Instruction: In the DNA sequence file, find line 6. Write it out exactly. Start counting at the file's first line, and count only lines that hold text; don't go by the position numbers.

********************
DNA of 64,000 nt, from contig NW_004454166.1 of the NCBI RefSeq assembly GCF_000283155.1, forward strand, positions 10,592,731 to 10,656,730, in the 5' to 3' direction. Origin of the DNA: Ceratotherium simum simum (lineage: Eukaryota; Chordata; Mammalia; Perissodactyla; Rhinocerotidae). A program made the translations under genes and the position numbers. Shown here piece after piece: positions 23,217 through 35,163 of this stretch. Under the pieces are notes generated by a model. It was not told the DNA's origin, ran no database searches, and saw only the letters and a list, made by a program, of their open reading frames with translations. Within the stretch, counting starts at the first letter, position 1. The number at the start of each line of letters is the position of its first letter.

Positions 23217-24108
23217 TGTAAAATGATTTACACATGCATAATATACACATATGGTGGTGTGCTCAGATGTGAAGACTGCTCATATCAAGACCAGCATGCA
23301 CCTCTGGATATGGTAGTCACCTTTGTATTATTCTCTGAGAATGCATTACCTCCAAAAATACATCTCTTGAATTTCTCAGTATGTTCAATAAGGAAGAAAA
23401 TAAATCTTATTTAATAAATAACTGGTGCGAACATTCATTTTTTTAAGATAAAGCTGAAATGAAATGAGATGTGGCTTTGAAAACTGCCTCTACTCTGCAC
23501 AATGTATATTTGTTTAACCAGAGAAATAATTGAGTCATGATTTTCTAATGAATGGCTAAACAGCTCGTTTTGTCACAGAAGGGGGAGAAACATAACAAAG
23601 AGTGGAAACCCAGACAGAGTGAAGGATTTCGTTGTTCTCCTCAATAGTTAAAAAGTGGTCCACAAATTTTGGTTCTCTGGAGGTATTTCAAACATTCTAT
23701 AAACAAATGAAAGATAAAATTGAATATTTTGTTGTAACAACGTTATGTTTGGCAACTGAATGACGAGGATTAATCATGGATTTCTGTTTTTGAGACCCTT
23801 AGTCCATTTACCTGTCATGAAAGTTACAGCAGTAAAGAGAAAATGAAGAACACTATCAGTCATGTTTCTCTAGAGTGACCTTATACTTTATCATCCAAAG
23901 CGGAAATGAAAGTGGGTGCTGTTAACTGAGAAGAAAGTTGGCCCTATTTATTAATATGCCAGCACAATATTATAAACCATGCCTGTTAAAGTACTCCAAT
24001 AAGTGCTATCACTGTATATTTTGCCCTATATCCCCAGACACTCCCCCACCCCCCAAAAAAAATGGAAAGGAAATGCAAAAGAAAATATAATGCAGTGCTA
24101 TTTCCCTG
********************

23501 AATGTATATTTGTTTAACCAGAGAAATAATTGAGTCATGATTTTCTAATGAATGGCTAAACAGCTCGTTTTGTCACAGAAGGGGGAGAAACATAACAAAG